Much like its competitors, Midokura's approach embraces many of the general principles of SDN, including the abstraction of the physical network and software-driven provisioning of network services. But it doesn't rely on a centralized controller or the use of the OpenFlow protocol to communicate. Instead, it creates a virtual network overlay on top of an IP-connected network. According to the company, that is all MidoNet requires of the network: IP connectivity.
The company believes everything else can and should be handled in the software, and in true SDN fashion, the underlying physical network does not need to change. This also means there is no reason to be locked into a single hardware vendor, allowing an organization to easily operate their network with a mix of multiple hardware providers.
Midokura's implementation takes advantage of commoditized x86 hardware running a MidoNet agent that connects back to an Open vSwitch that is deployed on a Linux-based host. Each host would then become a node in the MidoNet virtual overlay network, and each would be capable of a variety of roles, including Layer 2-4 service policies. The MidoNet software is deployed at the edge of the network and connected to a customer's aggregation router. Flows are then routed through the overlay network using P2P tunnels between every other MidoNet agent endpoint, creating a fully meshed virtual network topology.
Rather than using OpenFlow, the company opted to create its own proprietary bidirectional protocol to communicate with its endpoints. Midokura has also chosen to stay away from existing protocol-based virtualization efforts such as VXLAN and NVGRE, instead using its own tenant ID to provide the isolation required to implement multitenant support.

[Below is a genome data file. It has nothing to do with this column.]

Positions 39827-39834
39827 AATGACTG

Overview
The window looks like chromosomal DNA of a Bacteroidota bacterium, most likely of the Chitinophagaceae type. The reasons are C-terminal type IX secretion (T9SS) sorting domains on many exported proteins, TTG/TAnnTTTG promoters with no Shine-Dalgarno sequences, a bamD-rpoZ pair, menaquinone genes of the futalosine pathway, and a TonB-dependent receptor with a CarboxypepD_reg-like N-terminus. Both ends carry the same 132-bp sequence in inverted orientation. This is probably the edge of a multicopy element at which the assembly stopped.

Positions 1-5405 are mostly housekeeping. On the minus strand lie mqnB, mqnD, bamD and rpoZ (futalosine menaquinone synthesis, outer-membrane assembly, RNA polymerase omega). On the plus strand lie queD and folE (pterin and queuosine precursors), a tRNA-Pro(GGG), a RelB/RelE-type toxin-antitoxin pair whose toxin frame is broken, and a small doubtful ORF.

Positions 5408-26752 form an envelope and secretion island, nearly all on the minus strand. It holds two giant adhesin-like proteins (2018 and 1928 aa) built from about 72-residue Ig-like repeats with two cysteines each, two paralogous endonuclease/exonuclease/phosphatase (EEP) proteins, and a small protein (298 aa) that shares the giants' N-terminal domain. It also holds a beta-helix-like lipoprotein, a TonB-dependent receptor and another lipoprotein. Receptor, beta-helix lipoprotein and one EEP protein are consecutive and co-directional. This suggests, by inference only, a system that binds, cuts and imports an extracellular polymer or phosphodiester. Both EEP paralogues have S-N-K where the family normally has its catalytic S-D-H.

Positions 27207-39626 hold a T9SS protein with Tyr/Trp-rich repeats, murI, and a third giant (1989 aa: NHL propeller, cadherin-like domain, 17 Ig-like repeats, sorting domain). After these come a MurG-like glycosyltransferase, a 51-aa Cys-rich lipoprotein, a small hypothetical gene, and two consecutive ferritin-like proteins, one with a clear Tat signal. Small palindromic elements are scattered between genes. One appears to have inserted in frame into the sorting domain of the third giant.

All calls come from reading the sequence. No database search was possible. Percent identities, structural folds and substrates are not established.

Midokura's OpenStack relationship includes full integration of MidoNet with the OpenStack Essex release, as well as Quantum plug-ins and Nova network drivers for use with OpenStack based clouds. The company said its MidoNet distributed virtual networking platform takes care of all of the existing networking functions currently found in OpenStack, such as floating IPs, Security Groups, Layer-2 Isolation, and intertenant routing, as well as necessary provider functions like BGP routing and gateway failover.
In addition to OpenStack support, the company plans to integrate with other cloud stack solutions down the road in order to remain cloud agnostic. For example, Midokura is actively working on integration with the open source CloudStack.
MidoNet is currently in limited beta, but it is expected to become generally available within a few short months. Company officials stated they would publicly release pricing at that time.
This article, "Midokura launches network virtualization solution for IaaS," was originally published at InfoWorld.com. Follow the latest developments in virtualization and cloud computing at InfoWorld.com.